New Year, New Turf

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New Year, New Turf

Football team practicing on new turf

Football team practicing on new turf

Football team practicing on new turf

Football team practicing on new turf

Alliyah, Cate, Delaney, Authors

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The lights flash on each night, lighting up the bright green turf. It’s hard to miss, with players competing on it almost every day. It certainly is an important upgrade to the former field.

Last October, after years of planning for a new turf, the project was finally approved. It had been twelve years since the turf had last been replaced, and the 23 varsity athletic programs and 50 sports teams at Oakmont and Overlook were finally receiving a new turf. 

But why did we need to replace it?

“Simply, as time goes on, the fiber, which is basically the artificial grass, breaks down and with the previous field, the fiber was breaking down significantly,” stated Eric Dawley, the athletic director  at Oakmont Regional High School for nine years. 

 The life of turf fields is about 10-15 years, according to Dawley. 

Over time, infill, which are the small pieces of crumb rubber and sand which lay between the blades of grass, moves around and compacts, as stated by Astroturf. Which means there is less cushion between the athlete and the stone base. So, if players fall, there is a higher risk of a concussion. 

So, is it safer to run on turf?

Ms. Allen, the athletic trainer at Oakmont Regional High School, believes that athletes are less likely to get injured when running on turf, rather than on grass. 

“When athletes run on turf, they know that the surface is even, so they actually play more confidently,” says Allen. “If they were to play on grass, there are divots and uneven grass lengths which could cause a lot more injuries.”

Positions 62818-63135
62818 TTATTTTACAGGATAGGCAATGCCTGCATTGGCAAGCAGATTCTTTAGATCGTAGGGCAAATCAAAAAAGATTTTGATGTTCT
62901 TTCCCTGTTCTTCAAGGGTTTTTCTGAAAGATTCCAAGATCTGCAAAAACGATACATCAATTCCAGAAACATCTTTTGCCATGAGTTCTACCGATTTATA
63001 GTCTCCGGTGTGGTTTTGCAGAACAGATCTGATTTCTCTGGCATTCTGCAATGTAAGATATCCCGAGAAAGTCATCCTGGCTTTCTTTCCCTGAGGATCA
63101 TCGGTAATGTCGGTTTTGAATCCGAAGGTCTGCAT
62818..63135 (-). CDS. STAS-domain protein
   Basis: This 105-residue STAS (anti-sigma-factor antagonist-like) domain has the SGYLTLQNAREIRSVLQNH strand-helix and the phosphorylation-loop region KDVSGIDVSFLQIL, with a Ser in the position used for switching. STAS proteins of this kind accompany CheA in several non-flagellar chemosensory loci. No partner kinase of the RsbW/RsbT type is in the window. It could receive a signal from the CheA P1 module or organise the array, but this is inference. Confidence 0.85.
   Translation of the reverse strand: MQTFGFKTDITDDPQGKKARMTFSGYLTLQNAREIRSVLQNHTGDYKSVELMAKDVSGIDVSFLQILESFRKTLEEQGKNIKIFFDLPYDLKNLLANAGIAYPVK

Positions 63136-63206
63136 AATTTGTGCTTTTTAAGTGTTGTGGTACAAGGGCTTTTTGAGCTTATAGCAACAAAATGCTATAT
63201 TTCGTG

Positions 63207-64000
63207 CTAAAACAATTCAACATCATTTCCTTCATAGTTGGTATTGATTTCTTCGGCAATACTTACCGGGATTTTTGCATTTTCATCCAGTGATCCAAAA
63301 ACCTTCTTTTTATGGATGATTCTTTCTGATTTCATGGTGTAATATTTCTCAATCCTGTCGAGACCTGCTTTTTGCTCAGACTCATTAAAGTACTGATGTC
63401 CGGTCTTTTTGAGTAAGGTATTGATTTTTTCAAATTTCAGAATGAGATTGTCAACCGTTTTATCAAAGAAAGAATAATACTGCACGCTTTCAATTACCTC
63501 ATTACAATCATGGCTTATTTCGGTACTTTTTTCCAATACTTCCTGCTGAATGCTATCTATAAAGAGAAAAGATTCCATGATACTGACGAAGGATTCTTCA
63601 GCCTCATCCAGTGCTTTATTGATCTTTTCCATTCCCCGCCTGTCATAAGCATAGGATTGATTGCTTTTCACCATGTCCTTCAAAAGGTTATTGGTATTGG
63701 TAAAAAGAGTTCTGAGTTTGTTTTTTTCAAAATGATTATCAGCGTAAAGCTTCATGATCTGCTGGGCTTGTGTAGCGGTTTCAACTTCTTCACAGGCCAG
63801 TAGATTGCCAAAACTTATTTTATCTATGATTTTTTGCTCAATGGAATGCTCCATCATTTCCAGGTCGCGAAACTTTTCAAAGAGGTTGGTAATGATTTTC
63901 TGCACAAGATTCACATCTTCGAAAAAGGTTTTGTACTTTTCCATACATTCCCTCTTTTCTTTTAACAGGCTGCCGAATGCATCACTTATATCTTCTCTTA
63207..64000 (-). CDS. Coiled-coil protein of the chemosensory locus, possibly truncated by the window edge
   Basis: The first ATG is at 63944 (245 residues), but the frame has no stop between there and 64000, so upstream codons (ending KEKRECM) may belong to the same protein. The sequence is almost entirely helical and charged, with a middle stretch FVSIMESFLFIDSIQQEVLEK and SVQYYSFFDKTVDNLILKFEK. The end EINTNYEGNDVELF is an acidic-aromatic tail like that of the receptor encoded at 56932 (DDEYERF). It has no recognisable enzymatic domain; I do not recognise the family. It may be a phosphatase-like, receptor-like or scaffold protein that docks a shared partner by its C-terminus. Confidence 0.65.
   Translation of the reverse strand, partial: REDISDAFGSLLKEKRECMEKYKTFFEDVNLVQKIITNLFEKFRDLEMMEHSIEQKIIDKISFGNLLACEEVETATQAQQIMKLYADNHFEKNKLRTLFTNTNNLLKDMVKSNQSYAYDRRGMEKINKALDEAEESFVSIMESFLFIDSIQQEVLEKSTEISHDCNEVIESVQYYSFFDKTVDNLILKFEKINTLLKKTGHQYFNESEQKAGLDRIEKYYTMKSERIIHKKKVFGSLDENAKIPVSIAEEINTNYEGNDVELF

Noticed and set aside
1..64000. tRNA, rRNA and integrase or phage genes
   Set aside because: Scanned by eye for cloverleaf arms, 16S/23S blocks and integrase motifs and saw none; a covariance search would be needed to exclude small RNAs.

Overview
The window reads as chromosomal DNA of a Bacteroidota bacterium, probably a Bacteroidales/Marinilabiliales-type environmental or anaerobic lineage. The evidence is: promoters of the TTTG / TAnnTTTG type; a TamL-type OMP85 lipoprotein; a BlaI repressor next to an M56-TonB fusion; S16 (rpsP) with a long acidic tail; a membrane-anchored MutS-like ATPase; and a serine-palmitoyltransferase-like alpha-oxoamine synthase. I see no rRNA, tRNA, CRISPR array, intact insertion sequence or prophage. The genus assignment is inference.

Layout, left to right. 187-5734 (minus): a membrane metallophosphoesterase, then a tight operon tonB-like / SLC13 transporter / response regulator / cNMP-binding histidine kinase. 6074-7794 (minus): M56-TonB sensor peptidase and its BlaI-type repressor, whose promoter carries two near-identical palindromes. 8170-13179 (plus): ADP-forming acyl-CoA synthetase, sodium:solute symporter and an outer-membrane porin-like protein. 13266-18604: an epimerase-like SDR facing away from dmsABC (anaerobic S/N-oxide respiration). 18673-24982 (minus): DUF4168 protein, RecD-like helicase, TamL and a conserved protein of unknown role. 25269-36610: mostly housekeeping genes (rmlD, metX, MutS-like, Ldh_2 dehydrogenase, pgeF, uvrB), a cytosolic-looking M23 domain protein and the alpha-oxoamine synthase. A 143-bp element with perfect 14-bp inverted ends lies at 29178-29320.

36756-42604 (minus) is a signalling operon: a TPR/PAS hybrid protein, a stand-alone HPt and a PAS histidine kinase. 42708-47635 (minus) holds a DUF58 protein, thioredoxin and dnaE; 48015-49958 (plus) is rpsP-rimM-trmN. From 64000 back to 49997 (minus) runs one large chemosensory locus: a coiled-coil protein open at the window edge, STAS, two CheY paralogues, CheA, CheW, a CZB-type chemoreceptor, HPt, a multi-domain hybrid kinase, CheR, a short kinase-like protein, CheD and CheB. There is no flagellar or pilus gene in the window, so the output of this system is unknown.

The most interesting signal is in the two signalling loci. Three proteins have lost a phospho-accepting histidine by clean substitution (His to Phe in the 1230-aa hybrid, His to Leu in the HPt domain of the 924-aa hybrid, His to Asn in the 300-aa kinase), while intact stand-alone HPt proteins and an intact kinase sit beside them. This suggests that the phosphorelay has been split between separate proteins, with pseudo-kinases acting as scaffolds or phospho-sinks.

“Athletes would fall and slip and get an abrasion on their leg,” Allen said about the old turf. “The probability of that happening decreases with the new turf.”

Allen also pointed out that old turf held a lot of bacteria and dirt, which could have caused infections or disease.

  Replacing the turf was a big project, one that took lots of time and money. Ashburnham, Westminster, and the combined school district all contributed money towards the project.

Coaches, players, and also band members, who use the turf are grateful that it has been replaced. 

“I think my players are really excited about the new turf,” says Leanne Roy, varsity field hockey coach at Oakmont Regional High School. “Especially when you compare it to moving the ball on the grass.” 

Freshman Payton Collete, who plays junior varsity field hockey at Oakmont High School is also excited about the new turf.

“It’s easier to use and the lines are clearer than they were before,” says Collete.

“The biggest benefit is safety,” said Ed Fitzgerald, the junior varsity field hockey coach and assistant athletic director at Oakmont, “And our athletic directors, past and present, have always had safety in mind, and especially in the sport of field hockey, turf is the safest surface to play on.” 

Dawley is also thankful for the new turf and how it benefits athletes and our entire community. 

“I’m just really excited for our school and our community to be able to complete this project. We’re fortunate because there are schools that simply haven’t had a turf field ever and we’re on our second, and I’m just very grateful, and we all should be grateful to our school and our community for investing in our athletic program and our marching band.”